Threat Explorer

The Threat Explorer is a comprehensive resource consumers can turn to for daily, accurate, up-to-date information on the latest threats, risks and vulnerabilities.



13 February 2007
Also Known As:
Gnutella.worm, VBS/GWV.a, VBS_GNUTELWORM, VBS.Gnut.A, VBS/Gnu

VBS.Gnutella only affects users of the Gnutella file sharing application. This worm spreads by making a copy of itself in the Gnutella program directory, then making that directory available for sharing files on the Gnutella network.

Antivirus Protection Dates

  • Initial Rapid Release version 30 May 2000
  • Latest Rapid Release version 28 September 2010 revision 054
  • Initial Daily Certified version 30 May 2000
  • Latest Daily Certified version 28 September 2010 revision 036
  • Initial Weekly Certified release date pending
Click here for a more detailed description of Rapid Release and Daily Certified virus definitions.

This .vbs worm copies itself into the Gnutella program folder with one of the following names:
    Jenna Jameson movie listing.vbs
    Pamela Anderson movie listing.vbs
    Asia Carerra movie listing.vbs
    xxx FTP movie listing.vbs
    ASF Compressor (No quality loss).vbs
    Battlefield Earth.vbs
    Evangelion complete episodes scripts.vbs
    Scan Master checklist.vbs
    How to eat _____.vbs
    Alicia Silverstone.vbs
    Pearl Jam.vbs
    Mp3 compressor (Half the size but same quality).vbs
    Napster Metallica Crack.vbs
    Shania Twain.mp3.vbs
    Jesus loves you.vbs
    Gnutella upgrade.vbs
    OFFICIAL Gnutella Option Pack.vbs
It then modifies the Gnutella.ini file to allow sharing of .vbs files in the Gnutella program folder. In the body of the code, the worm maintains information about its current generation, its current name, and the date and time of infection.

Finally, the worm drops a file in the Gnutella program directory that contains the current generation, the victim's name, and the date and time of infection. This file is named Yet another GWV! where VictimName is derived from information in the Gnutella.ini file.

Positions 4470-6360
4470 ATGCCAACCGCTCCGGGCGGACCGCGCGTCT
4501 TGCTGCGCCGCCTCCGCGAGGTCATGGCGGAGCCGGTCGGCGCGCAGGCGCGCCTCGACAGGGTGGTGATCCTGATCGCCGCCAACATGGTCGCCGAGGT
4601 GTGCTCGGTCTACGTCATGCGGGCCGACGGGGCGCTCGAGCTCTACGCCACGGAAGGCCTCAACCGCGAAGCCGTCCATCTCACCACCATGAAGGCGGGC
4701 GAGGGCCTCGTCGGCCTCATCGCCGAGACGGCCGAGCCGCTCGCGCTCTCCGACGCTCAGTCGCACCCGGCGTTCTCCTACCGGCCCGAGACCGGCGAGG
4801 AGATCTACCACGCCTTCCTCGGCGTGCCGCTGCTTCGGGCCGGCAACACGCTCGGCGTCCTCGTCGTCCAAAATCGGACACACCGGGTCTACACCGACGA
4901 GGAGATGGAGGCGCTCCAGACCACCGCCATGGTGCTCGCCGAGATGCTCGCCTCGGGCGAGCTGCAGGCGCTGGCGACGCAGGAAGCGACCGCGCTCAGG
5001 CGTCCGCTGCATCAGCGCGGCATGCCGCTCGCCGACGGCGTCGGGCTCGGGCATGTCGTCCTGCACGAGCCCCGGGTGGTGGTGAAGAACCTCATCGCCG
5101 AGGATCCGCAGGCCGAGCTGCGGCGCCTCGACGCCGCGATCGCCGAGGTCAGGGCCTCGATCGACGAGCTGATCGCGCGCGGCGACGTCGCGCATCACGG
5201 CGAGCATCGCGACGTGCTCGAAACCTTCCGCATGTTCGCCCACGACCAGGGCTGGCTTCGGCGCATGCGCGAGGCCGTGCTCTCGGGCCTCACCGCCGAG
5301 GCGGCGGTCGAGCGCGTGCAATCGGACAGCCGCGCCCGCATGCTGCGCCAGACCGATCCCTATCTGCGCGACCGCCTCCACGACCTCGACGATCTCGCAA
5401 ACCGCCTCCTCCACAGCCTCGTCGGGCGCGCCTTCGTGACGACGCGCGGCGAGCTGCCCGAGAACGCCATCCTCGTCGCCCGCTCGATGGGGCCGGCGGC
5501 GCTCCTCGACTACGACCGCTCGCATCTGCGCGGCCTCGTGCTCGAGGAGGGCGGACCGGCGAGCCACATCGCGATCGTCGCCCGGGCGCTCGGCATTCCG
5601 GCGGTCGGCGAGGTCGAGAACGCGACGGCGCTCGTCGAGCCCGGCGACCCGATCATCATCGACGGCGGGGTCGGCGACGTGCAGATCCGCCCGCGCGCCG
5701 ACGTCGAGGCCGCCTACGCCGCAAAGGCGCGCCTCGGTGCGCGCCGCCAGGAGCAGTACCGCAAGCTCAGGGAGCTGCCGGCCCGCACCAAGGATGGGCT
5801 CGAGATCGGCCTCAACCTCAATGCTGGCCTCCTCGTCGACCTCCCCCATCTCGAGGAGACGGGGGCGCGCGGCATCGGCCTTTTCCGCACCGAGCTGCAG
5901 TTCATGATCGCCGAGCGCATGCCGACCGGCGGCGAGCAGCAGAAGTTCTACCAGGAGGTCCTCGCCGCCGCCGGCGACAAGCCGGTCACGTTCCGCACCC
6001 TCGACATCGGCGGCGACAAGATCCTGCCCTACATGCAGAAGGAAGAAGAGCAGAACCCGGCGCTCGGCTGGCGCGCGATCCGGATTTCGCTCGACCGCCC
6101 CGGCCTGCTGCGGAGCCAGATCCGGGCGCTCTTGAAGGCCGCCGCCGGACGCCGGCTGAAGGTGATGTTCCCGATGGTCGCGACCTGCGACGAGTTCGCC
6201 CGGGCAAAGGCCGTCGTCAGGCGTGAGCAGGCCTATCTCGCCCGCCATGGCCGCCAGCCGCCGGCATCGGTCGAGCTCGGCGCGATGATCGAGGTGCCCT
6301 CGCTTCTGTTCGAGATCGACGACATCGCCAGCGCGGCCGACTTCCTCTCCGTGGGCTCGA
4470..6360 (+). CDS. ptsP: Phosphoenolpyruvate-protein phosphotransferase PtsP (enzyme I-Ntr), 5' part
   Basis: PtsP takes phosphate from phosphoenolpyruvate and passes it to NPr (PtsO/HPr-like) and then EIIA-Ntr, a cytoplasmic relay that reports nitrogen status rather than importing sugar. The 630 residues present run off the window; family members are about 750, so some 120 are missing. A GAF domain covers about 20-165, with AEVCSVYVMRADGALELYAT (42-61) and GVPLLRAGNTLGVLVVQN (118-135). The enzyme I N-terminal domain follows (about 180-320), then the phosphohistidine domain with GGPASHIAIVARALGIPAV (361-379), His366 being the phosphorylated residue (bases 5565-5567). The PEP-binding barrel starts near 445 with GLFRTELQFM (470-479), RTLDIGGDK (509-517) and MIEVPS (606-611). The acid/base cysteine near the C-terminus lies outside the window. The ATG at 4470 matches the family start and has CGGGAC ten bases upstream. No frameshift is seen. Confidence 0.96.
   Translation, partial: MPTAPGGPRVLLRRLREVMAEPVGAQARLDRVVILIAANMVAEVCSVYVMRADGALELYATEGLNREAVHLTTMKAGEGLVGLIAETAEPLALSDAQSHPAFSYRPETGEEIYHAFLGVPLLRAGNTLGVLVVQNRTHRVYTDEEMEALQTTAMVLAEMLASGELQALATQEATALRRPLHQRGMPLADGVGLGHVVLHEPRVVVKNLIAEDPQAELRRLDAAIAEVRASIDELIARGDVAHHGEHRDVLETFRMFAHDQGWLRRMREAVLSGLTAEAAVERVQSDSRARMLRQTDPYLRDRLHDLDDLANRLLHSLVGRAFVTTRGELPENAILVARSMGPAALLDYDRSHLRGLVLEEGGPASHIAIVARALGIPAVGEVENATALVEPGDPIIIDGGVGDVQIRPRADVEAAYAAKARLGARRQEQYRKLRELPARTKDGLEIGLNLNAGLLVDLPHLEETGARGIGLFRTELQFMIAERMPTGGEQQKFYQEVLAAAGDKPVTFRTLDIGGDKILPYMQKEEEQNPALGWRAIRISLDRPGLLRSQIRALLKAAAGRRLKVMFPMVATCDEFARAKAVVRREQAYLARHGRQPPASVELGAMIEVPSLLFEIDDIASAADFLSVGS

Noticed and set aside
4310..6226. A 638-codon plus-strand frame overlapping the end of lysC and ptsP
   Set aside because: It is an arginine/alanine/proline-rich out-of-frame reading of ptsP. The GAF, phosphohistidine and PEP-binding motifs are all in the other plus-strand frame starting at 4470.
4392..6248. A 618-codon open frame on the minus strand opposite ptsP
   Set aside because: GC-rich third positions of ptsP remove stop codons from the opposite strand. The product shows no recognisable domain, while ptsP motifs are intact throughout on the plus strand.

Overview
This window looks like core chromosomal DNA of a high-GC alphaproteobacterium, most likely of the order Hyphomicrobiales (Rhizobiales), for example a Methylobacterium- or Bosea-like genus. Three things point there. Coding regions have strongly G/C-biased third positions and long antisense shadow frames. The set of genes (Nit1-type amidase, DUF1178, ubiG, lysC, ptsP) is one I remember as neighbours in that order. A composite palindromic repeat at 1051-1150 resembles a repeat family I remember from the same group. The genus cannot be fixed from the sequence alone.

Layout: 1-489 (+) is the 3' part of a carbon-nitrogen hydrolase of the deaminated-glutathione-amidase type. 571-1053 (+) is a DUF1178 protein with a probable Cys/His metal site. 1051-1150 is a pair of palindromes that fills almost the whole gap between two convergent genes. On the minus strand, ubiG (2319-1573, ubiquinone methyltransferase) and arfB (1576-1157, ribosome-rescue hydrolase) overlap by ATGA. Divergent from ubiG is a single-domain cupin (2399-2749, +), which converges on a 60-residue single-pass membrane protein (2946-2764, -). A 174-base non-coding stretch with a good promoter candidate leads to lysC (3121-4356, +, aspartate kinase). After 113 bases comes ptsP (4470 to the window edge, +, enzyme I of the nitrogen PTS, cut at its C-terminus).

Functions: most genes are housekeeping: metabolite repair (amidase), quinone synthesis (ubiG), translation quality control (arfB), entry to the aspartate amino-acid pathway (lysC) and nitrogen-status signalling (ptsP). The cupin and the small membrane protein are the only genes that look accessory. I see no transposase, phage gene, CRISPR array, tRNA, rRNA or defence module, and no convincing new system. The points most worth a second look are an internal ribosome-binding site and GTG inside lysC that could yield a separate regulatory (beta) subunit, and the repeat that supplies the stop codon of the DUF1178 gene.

Symantec Security Response encourages all users and administrators to adhere to the following basic security "best practices":

  • Use a firewall to block all incoming connections from the Internet to services that should not be publicly available. By default, you should deny all incoming connections and only allow services you explicitly want to offer to the outside world.
  • Enforce a password policy. Complex passwords make it difficult to crack password files on compromised computers. This helps to prevent or limit damage when a computer is compromised.
  • Ensure that programs and users of the computer use the lowest level of privileges necessary to complete a task. When prompted for a root or UAC password, ensure that the program asking for administration-level access is a legitimate application.
  • Disable AutoPlay to prevent the automatic launching of executable files on network and removable drives, and disconnect the drives when not required. If write access is not required, enable read-only mode if the option is available.
  • Turn off file sharing if not needed. If file sharing is required, use ACLs and password protection to limit access. Disable anonymous access to shared folders. Grant access only to user accounts with strong passwords to folders that must be shared.
  • Turn off and remove unnecessary services. By default, many operating systems install auxiliary services that are not critical. These services are avenues of attack. If they are removed, threats have less avenues of attack.
  • If a threat exploits one or more network services, disable, or block access to, those services until a patch is applied.
  • Always keep your patch levels up-to-date, especially on computers that host public services and are accessible through the firewall, such as HTTP, FTP, mail, and DNS services.
  • Configure your email server to block or remove email that contains file attachments that are commonly used to spread threats, such as .vbs, .bat, .exe, .pif and .scr files.
  • Isolate compromised computers quickly to prevent threats from spreading further. Perform a forensic analysis and restore the computers using trusted media.
  • Train employees not to open attachments unless they are expecting them. Also, do not execute software that is downloaded from the Internet unless it has been scanned for viruses. Simply visiting a compromised Web site can cause infection if certain browser vulnerabilities are not patched.
  • If Bluetooth is not required for mobile devices, it should be turned off. If you require its use, ensure that the device's visibility is set to "Hidden" so that it cannot be scanned by other Bluetooth devices. If device pairing must be used, ensure that all devices are set to "Unauthorized", requiring authorization for each connection request. Do not accept applications that are unsigned or sent from unknown sources.
  • For further information on the terms used in this document, please refer to the Security Response glossary.

Restore Gnutella.INI from a clean backup. Delete all detected files.